Need Another Reason to Cut Back on Sugar? Here are 6 of Them.
Man, I love donuts. I could eat donuts every day of the week. But I don’t, for one simple reason— donuts (in all their sugary glory) don’t do much for my health.
Now, sugar on it’s own isn’t bad— in fact, your body needs glucose (which comes from sugar) in order to function, properly. Fruits, vegetables, and dairy are full of natural sugars that can help your body thrive. But where the trouble begins is when you start talking about added sugar. And added sugar doesn’t just come in the form of cookies, cakes, and pies. Sugar is processed into foods you might never expect to enhance the color, flavor, and texture.
Now, you’re probably aware of one big issue with eating too much sugar. Added sugar adds empty calories to the foods you eat, resulting in an obvious (and visible) effect on your health: weight gain. But what you may not know is that the long-term effects of eating too much sugar can cause much broader— and more serious— health problems than just an increase on the scale. Here are 6 reasons to curb that sweet tooth have nothing to do with the size of your jeans.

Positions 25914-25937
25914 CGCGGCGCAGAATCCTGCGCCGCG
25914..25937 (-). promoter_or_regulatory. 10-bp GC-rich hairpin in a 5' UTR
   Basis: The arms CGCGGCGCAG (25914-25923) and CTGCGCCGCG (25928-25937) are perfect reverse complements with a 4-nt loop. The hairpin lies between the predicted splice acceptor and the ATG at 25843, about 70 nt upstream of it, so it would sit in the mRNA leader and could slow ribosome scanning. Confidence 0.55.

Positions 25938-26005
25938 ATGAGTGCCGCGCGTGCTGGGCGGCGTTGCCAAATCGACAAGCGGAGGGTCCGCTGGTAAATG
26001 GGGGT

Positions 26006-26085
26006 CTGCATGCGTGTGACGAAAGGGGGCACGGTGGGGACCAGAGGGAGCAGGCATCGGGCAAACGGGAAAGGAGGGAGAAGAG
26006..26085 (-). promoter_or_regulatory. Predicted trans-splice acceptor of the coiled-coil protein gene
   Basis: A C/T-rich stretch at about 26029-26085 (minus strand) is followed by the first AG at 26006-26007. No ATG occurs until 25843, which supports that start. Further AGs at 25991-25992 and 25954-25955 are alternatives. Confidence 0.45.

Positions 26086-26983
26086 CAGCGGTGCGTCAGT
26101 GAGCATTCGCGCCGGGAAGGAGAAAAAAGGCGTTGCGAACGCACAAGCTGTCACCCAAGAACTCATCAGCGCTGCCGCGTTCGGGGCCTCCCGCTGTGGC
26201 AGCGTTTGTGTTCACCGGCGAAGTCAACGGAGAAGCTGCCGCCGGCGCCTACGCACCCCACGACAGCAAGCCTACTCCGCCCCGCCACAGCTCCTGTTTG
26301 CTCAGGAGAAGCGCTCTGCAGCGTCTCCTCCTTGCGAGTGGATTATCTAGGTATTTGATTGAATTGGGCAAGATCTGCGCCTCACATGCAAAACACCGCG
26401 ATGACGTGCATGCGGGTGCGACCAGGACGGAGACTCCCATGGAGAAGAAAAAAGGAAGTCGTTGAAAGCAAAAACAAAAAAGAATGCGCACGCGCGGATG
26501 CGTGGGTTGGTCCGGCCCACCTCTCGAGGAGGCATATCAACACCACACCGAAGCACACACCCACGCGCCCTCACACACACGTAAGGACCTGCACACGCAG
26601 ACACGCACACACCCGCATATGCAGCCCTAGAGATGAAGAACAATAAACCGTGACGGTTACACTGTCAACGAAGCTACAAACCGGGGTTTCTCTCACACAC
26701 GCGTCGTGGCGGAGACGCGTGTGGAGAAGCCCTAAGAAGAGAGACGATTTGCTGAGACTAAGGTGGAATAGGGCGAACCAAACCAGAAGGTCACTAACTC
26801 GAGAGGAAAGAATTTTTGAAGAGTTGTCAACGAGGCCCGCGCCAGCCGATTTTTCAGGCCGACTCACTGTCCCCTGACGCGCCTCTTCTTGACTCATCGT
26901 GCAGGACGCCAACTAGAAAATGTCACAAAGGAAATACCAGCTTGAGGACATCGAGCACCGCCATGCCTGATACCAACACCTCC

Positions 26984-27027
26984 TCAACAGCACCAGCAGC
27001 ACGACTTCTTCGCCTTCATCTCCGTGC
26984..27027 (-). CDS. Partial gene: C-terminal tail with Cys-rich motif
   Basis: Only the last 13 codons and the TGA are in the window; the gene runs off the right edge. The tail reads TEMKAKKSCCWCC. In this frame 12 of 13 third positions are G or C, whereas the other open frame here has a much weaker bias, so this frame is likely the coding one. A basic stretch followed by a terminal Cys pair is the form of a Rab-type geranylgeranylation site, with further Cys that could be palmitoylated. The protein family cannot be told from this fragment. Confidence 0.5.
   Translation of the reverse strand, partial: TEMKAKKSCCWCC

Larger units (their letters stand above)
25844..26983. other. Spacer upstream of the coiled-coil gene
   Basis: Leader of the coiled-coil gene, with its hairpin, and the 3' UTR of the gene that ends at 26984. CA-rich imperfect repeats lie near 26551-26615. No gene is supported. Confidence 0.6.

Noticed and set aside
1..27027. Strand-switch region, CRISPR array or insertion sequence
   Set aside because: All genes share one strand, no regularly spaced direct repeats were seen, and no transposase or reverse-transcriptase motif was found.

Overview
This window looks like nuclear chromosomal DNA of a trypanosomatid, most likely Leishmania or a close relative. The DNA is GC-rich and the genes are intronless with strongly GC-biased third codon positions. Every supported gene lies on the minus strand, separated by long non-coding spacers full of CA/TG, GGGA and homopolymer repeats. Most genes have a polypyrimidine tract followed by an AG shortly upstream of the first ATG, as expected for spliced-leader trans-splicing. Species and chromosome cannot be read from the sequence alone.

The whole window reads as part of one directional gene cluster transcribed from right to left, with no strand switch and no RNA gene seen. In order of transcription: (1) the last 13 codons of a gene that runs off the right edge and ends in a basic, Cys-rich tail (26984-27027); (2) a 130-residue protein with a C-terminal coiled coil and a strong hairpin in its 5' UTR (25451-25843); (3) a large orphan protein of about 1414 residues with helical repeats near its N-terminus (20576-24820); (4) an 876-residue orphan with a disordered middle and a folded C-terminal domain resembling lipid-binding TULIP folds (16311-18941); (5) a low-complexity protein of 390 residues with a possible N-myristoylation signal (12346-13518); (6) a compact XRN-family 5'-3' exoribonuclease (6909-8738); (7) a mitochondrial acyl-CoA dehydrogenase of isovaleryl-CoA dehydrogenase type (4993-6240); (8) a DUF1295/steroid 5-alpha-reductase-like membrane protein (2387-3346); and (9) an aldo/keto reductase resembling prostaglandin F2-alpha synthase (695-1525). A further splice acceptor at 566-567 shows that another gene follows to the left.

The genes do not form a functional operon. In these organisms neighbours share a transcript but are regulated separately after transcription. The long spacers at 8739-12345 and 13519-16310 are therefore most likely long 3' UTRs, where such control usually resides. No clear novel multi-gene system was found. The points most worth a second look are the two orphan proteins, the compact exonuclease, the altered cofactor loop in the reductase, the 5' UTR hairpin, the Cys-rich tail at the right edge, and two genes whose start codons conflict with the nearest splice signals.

Sugar can lead to high blood pressure.
It’s probably no secret to you that sugar can play a huge role in excessive weight gain. In fact, over the past 30 years, Americans have been consuming more and more sugar— leading to an obesity epidemic and (no surprise here) significant increases in high blood pressure across the general population. But weight gain isn’t the only culprit. Research shows that sugar can affect blood pressure all by itself, even without significant weight gain.
So why is high blood pressure such a big deal? Increased blood pressure forces your heart and arteries to work harder while pumping blood throughout your body. Over time, this increased workload can cause damage to the circulatory system, leading to an increased risk of heart attack, stroke, kidney disease, and other life-threatening coronary conditions.